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Former Notre Dame linebacker Jaylon Smith has become at least the fourth highly-rated player in the last 18 months to collect on his loss of draft value insurance policy, two sources told CBS Sports.

But that is less of a story than the implications of Smith’s payout -- believed to be $700,000. Will the increasing availability of such insurance and seeming frequency of payouts make it more likely that more players will be skipping bowl games?

“What you saw is the tip of the iceberg,” said Bryan Fisher, a Baton Rouge, Louisiana-based attorney who works with college players vetting insurance. “You’re going to see a lot of kids skipping.”

Much was made of Stanford’s Christian McCaffrey and LSU’s Leonard Fournette skipping their teams’ bowl games because of injury concerns.

Their loyalty was questioned by some even though McCaffrey touched the ball more than 800 times at Stanford. Fournette had been nicked up at LSU but was considered a workhorse himself.

Meanwhile, a cottage insurance industry has grown up around top-rated college football players in recent years. CBS Sports reported last year Fournette had separate $10 million policies for total disability and loss of value.

Even if Fournette collected on those policies, he’d get a fraction of what he would earn as long-time healthy NFL player. So does this mean the less football played, the better?

“I would probably say more young men will be cognizant that that is a reality,” said Ronnie Kaymore, CEO of Kaymore Sports Risk Management, who advises players on such matters.

Smith joins Oregon’s Ifo Ekpre-Olomu, Iowa State’s E.J. Bibbs and USC’s Silas Redd as known players who have collected on their loss of value policies since 2015.

Kaymore estimates $8 million combined has been paid to players with loss of value claims in the past six years.

The relatively new loss of value policy protects a player if his draft stock plummets due to injury. Smith tore his ACL and MCL and suffered nerve damage in the 2016 Fiesta Bowl against Ohio State.

The devastating injury probably cost him millions due to a first-round projection. Some projected his first contract would be worth $20 million.

Smith was the third player taken in the second round -- No. 34 overall -- by the Dallas Cowboys in the 2016 draft. In December, he was put on season-ending injured reserve, missing his first NFL season.

Smith’s insurance policy states if he did not receive an NFL offer that was at least $7.2 million for four years, he would be covered for loss of draft value. His current contract with the Cowboys is for four years, $6.495 million.

The difference equals his $705,000 payout.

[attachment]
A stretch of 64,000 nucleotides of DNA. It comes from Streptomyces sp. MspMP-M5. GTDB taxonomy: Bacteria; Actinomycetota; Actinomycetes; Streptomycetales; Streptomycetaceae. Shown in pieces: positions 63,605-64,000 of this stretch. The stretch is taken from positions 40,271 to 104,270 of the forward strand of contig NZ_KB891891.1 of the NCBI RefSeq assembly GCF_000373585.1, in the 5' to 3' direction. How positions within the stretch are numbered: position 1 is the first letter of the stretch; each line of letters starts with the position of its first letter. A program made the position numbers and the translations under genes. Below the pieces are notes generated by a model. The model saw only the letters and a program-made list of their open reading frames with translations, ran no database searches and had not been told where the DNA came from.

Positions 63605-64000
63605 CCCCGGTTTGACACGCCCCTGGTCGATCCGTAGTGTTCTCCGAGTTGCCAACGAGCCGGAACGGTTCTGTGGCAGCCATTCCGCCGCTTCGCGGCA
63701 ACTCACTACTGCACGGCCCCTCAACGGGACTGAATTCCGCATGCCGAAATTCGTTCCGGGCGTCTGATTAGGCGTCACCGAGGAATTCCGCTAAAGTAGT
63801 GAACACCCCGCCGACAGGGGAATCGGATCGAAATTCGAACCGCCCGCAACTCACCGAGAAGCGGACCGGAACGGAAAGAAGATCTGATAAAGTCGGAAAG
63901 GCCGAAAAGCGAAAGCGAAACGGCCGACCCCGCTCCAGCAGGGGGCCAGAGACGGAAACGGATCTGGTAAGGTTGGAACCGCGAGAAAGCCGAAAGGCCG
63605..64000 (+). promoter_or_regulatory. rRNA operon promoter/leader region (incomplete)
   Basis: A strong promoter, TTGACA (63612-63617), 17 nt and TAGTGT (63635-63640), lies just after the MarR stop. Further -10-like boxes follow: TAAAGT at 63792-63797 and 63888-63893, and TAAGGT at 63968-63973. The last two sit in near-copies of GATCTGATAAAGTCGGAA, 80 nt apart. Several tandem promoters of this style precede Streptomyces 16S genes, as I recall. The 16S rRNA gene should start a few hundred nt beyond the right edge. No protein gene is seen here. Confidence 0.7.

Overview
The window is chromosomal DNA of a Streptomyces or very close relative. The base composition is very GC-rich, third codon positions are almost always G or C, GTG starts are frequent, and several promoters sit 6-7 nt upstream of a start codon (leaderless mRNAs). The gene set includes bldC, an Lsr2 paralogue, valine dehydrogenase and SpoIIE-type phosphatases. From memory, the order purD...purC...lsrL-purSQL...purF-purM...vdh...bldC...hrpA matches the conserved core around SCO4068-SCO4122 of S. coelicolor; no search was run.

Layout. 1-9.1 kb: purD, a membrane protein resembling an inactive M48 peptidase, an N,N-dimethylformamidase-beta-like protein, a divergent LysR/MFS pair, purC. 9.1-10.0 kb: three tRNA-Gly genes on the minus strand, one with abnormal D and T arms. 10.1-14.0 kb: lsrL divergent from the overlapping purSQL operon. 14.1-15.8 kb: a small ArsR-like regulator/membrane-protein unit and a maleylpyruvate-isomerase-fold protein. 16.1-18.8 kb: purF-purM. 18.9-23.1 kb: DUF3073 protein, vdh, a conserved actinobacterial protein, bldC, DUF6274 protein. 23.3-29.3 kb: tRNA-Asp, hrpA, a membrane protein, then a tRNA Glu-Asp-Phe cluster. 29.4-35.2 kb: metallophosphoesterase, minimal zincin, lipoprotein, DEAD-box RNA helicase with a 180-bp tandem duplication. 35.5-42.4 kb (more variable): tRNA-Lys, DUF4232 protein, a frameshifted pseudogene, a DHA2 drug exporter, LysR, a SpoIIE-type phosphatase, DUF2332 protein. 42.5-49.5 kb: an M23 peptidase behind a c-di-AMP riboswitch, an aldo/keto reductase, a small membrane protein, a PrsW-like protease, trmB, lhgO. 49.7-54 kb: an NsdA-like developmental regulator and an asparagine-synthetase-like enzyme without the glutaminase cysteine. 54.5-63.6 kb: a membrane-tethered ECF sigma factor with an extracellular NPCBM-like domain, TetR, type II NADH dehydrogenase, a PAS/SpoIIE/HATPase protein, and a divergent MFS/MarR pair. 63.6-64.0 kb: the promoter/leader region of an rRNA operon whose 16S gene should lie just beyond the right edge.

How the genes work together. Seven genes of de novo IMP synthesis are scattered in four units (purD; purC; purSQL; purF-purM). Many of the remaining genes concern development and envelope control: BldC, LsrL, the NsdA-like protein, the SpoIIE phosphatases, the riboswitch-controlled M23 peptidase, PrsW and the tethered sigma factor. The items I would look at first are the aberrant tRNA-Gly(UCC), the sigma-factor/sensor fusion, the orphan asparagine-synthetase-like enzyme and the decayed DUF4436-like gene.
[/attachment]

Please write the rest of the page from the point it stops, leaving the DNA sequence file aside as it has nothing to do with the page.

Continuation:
But a clause in the policy states Smith must pay back that amount if his total compensation exceeds $7.2 million. That could easily happen when and if Smith gets to his second contract.

The so-called “clawback” provision essentially can render moot the value of a loss of value payout.

“Insurance policies are not designed to pay out,” one industry insider said.

Anyone who has made any major insurance claim probably knows. The insurance company has the leverage. One insurance industry insider suggested the best way to fight the clawback provision is simply refuse to pay it.

The clawback money then could become a negotiable issue where the insurance settles for pennies on the dollar.

“There’s no real regulation of the policies,” Fisher said. “Is that insane? You’ve got an actual realized loss this year and this policy is intended to cover it. Yeah, but guess what you’re going to have to pay the money back.”

The risk of not being insured, though, can be devastating. South Carolina Marcus Lattimore retired from the NFL in 2014 after two devastating knee injuries suffered in college. He never played a professional down and collected much of $1.7 million owed him on a disability policy.

The discussion, then, perhaps shouldn’t be about McCaffrey and Fournette but perhaps Michigan’s Jake Butt. The tight end suffered a torn ACL in the Orange Bowl. Butt is believed to have loss of value insurance. In hindsight, it would have better to sit out.

“The fact that players can’t get enough coverage and it’s cost prohibitive to get the coverage, all of those things you’ve seen are the tip of the iceberg,” Fisher reiterated. “You’re going to see more kids opting out. That could change the tide.”

The NCAA began making career-ending insurance available to players 27 years ago. An NCAA official said less than a dozen athletes have ever collected.

The NCAA allows players to borrow against their future earnings to pay for the premiums. Smith paid $55,000 for his premiums, CBS Sports has learned.

The market for such unique policies is small. Typically, only those players rated in the top three rounds of the draft can get such policies. After that, it’s not worth it to the insurers.

In the last four years, schools have begun exploiting in a loophole in NCAA rules that allows them to pay those premiums. The Student Assistance Fund at each school is stocked by NCAA money. Typically, there is $300,000-$350,000 in that fund.

The practice of paying for premiums has become so common, that it has become a recruiting tool.

“You would have a difficult time managing recruiting without paying the premium for insurance for players,” Oklahoma State coach Mike Gundy said. “If I had a son that I thought could be that good, if you’re a school that can’t pay the premiums, he’s not going there.”